Finally, I would tell customers that comfort keeps operators more alert and therefore more productive – and safer, too.
The third factor you referenced is serviceability. Can you explain its importance?
By serviceability, we mean, “How easy is it to service this machine? What can we do make preventive maintenance less time consuming and less costly?” Key efforts on this front are extended intervals, accessibility and longer component life.
Extending service intervals have an enormous impact. Think of the savings if you only have to change a fluid every six months, instead of every three. You’ve cut the service crew’s work in half. You’ve done the same to the costs of purchasing and disposing of the fluids, too.
Accessibility is another cost-saver. The better the accessibility, the quicker the service can be completed – and the faster the operator can get back to running the machine, or the technician can move onto another project.
We provide this accessibility through some creative engineering. Our soil compactors utilise a tiltable cab and rear hood that makes engine and hydraulic components easy to reach. In addition, hydraulic components are centralised for convenience.
That wide-opening hood means the engine compartment can be reached from the ground. Therefore a technician can change the oil while on the ground. Easy-to-open side panels help technicians reach the drive and vibration components, and greasing points are conveniently located. All of this saves a great deal of time.
Last but certainly not least, we constantly strive to make our components more robust. This includes rethinking design and engineering. These efforts are having real consequences – component life is extended, and therefore machine life is, too.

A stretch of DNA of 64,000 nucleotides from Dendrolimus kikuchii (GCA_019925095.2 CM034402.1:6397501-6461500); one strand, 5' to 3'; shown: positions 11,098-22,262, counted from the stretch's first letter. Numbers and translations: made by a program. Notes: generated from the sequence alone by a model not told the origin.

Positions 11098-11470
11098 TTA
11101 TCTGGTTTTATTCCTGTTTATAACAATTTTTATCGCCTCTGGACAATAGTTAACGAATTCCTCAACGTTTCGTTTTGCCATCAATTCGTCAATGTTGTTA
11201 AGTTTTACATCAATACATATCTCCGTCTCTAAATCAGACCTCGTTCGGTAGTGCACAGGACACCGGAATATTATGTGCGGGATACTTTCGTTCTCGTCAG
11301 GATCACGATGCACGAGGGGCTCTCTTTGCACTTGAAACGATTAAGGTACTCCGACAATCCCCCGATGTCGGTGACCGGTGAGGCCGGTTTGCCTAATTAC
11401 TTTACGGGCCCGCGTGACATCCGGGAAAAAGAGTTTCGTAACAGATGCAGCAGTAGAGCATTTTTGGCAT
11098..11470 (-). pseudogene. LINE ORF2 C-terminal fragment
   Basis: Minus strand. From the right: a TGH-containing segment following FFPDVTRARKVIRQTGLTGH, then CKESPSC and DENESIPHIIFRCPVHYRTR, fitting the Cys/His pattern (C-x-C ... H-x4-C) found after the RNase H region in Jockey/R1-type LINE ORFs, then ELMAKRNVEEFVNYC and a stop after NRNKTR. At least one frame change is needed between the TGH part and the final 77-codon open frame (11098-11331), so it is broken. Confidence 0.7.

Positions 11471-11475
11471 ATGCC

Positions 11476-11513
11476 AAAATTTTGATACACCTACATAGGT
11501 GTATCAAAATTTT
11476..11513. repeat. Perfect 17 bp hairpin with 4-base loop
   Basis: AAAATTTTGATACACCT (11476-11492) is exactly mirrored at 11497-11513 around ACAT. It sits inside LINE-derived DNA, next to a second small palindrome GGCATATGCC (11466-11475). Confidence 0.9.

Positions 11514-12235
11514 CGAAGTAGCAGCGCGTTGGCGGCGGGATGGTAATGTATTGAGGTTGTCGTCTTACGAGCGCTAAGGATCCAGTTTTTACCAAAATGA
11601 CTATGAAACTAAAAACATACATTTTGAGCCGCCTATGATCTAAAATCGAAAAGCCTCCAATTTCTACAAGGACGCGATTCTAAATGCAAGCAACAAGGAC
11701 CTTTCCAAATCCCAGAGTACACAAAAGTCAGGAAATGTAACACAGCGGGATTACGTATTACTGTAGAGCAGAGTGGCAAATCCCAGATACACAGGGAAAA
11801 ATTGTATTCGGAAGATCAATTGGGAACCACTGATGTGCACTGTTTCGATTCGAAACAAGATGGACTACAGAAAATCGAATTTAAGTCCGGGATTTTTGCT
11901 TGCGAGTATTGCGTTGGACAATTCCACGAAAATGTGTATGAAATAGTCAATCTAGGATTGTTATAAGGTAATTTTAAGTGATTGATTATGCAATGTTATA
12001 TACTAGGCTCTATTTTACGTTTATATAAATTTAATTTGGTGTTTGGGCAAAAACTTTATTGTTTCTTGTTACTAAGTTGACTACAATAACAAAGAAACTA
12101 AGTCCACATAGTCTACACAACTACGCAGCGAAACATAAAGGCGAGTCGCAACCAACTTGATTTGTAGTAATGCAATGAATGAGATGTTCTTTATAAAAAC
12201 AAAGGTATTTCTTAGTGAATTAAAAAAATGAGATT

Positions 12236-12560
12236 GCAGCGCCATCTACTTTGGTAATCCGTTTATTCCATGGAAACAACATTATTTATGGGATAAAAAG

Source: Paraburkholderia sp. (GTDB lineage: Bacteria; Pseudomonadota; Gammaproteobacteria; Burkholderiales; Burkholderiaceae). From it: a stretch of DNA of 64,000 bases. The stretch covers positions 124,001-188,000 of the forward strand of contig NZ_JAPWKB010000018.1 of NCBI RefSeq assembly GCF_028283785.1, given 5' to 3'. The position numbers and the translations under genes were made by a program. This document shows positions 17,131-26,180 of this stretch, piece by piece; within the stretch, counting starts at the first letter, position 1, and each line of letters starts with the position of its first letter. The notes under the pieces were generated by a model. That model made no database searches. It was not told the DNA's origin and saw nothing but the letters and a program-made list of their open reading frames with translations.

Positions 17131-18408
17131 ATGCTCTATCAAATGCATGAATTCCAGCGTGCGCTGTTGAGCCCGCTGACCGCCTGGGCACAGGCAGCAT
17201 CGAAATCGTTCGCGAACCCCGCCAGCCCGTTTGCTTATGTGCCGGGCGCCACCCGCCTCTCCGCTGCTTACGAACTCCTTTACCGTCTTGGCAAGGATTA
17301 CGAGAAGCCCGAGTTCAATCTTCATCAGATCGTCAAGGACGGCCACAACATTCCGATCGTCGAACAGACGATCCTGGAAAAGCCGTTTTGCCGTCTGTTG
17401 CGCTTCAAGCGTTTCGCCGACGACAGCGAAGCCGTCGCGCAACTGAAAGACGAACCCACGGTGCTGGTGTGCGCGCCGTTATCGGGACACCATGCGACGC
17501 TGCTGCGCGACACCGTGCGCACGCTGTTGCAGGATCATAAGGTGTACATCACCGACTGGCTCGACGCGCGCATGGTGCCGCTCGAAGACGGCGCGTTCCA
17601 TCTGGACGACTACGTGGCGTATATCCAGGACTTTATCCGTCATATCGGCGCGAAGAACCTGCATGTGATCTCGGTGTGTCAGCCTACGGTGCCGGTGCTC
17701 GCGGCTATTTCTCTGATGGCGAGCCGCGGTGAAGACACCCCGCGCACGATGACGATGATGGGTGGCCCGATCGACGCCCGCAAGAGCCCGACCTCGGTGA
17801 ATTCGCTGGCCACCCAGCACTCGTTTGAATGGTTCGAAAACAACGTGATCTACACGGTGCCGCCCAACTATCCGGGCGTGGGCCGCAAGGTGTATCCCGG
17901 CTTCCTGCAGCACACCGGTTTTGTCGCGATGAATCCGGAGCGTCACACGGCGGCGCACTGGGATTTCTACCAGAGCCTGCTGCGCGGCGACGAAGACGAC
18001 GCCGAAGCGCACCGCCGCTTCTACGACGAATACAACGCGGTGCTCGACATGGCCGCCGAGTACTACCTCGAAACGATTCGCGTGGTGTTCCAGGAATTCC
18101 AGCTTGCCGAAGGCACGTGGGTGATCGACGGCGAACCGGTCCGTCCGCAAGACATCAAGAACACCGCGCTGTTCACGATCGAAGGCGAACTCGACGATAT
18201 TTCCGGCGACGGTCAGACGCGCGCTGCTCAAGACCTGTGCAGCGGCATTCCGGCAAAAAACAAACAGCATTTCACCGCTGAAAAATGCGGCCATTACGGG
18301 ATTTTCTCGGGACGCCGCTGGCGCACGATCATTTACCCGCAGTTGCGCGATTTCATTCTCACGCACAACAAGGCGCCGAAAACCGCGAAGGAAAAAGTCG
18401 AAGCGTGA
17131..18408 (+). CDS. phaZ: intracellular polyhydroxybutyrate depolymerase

What can be more convenient, and more cost effective, than not having to replace components – and ultimately making a heavy roller last longer?
You put a great deal of emphasis on maintenance. Is that really a product differentiator?
It is. At Ammann, we have a very simple belief about maintenance: the easier we make maintenance for the machine operator, the higher the probability the work will be completed.
The basic idea is to reduce the need for this work by using maintenance-free components or grouping access points for speed and convenience. Contractors realise that there is a direct connection between maintenance/serviceability and costs. They are starting to look at the lifetime costs of owning a machine, not just the purchase price.
It seems as if some of these initiatives would make for a greener jobsite, too.
Exactly. Preventing spills might be the lowest hanging fruit. We’ve designed and located fluid ports to eliminate spills – and it works. Problem solved. Extended intervals of course have their own impact on sustainability.
These efforts fall under a new initiative at Ammann called ECOdrop. It started with our soil compactors, and now is being integrated across the entire heavy compaction product line. ECOdrop principles are focused on all aspects of machine maintenance, serviceability and environmental friendliness. They provide a great deal of cost savings, too.
The principles are things we’ve already talked about, such as limiting the need for service. It includes reduced fuel usage, too. We’ve created a more organised, centralised approach under the ECOdrop umbrella. You can see some great examples of the benefits if you look at Ammann Single-Drum Rollers.
We’ve reduced oil for hydraulics up to 26% … and reduced oil for vibratory bearings up to 10%. A variable fan drive provides efficient cooling, which reduces emissions. Automatic rpm setting and intelligent drive lever functions improve fuel consumption up to 22%.
In addition, the hydraulic oil and the filter now need to be changed only once ever 2,000 hours. We’ve cut in half the number of times the oil and filter have to be replaced – and lessened the volume of fluids needed.